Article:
Meaning of murgeon in English:


Pronunciation /ˈməːdʒ(ə)n/


dialect British, East Anglian English
  • Originally: dirt, refuse, dregs. Later: wet peaty soil; mortar or cement from old walls, especially used as manure.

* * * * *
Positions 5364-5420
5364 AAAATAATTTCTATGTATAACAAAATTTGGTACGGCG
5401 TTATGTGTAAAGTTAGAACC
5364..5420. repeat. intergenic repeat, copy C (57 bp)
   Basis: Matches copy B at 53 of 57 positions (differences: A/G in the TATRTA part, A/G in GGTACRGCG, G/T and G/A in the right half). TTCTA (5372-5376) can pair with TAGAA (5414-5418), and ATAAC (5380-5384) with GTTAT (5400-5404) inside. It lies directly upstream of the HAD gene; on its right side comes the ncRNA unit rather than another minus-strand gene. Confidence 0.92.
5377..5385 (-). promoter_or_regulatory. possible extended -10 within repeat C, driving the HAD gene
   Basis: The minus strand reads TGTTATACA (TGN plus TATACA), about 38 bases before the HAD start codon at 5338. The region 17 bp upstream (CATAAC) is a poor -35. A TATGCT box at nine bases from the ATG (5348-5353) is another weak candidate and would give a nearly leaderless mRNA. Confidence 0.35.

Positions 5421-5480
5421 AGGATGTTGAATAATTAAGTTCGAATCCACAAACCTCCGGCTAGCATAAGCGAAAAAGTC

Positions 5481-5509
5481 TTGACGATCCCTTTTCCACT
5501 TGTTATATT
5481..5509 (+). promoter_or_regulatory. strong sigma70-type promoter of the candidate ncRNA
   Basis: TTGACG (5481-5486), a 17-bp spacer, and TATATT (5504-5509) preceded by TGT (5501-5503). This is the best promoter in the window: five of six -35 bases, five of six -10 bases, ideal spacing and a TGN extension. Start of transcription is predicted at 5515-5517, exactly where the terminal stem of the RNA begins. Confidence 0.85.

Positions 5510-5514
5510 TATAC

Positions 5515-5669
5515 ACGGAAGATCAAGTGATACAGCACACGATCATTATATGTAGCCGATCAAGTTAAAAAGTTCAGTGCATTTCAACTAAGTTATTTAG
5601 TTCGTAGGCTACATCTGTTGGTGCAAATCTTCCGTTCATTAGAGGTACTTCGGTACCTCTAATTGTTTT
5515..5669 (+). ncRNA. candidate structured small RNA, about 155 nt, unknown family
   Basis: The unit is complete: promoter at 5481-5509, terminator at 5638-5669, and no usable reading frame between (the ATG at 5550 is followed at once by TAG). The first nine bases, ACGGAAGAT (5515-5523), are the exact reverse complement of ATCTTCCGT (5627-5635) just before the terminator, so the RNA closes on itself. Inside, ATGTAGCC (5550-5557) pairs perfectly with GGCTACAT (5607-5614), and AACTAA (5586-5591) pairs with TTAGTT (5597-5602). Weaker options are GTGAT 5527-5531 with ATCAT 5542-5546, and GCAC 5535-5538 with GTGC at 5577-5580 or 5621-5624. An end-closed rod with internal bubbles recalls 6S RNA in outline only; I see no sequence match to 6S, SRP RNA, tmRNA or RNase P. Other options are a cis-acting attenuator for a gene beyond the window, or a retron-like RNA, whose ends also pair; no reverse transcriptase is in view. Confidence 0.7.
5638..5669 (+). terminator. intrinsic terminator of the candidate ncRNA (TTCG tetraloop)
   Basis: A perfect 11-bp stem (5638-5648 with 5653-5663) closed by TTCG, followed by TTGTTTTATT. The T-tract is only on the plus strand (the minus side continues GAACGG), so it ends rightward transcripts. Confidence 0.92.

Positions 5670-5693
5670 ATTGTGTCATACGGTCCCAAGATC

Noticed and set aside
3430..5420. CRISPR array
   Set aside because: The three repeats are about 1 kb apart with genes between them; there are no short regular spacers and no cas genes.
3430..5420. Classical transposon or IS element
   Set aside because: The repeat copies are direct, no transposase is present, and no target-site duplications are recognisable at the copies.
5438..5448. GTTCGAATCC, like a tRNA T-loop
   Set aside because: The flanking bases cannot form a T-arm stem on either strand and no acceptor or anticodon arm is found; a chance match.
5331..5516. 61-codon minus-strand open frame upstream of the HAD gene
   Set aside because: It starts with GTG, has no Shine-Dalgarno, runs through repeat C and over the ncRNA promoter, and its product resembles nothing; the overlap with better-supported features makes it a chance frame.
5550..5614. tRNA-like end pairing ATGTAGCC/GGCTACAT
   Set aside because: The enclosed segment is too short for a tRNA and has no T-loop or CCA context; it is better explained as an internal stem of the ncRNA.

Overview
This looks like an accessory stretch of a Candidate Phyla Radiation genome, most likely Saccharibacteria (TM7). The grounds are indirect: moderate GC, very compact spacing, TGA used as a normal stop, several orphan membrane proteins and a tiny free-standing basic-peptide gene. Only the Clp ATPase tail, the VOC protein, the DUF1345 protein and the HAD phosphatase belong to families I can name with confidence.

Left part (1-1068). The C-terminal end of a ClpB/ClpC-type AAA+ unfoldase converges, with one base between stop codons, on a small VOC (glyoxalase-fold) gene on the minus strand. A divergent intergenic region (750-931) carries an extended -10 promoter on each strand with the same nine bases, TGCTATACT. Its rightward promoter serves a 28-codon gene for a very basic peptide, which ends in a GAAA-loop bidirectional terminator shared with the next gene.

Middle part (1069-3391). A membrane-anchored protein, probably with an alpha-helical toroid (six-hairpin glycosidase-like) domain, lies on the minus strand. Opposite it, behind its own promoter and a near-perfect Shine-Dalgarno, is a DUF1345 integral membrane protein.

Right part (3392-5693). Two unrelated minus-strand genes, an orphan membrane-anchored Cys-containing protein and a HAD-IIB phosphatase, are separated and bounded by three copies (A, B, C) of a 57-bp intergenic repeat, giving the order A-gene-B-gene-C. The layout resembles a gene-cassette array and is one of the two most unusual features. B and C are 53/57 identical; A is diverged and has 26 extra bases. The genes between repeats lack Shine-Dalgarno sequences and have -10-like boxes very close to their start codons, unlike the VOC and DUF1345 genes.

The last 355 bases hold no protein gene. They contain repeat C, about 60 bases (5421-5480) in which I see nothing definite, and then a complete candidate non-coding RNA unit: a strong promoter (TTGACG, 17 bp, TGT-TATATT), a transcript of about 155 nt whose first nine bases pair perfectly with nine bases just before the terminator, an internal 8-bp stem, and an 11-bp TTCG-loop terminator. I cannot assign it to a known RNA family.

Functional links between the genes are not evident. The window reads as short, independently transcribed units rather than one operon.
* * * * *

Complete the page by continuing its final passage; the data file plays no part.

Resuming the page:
Late Middle English; earliest use found in The Wars of Alexander. Origin uncertain; probably related to English regional (northern and midlands) morge, mudge mud, sludge; perhaps ultimately related to Old French, Middle French murgier, murgiere, murgiz, meurgier pile of stones, especially as resulting from extraction of stones from soil (13th–14th centuries; French regional murger, merger, morgier; compare post-classical Latin murgerium), perhaps itself a derivative of classical Latin mūrex in the extended sense ‘a sharp rock or stone’.